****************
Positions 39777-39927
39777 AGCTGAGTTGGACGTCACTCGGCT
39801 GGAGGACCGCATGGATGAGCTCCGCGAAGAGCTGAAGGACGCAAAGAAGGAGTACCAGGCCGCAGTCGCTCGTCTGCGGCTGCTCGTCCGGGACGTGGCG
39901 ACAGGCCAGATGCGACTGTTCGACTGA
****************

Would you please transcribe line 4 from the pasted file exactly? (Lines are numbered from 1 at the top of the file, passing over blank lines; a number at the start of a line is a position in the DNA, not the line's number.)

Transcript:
39901 ACAGGCCAGATGCGACTGTTCGACTGA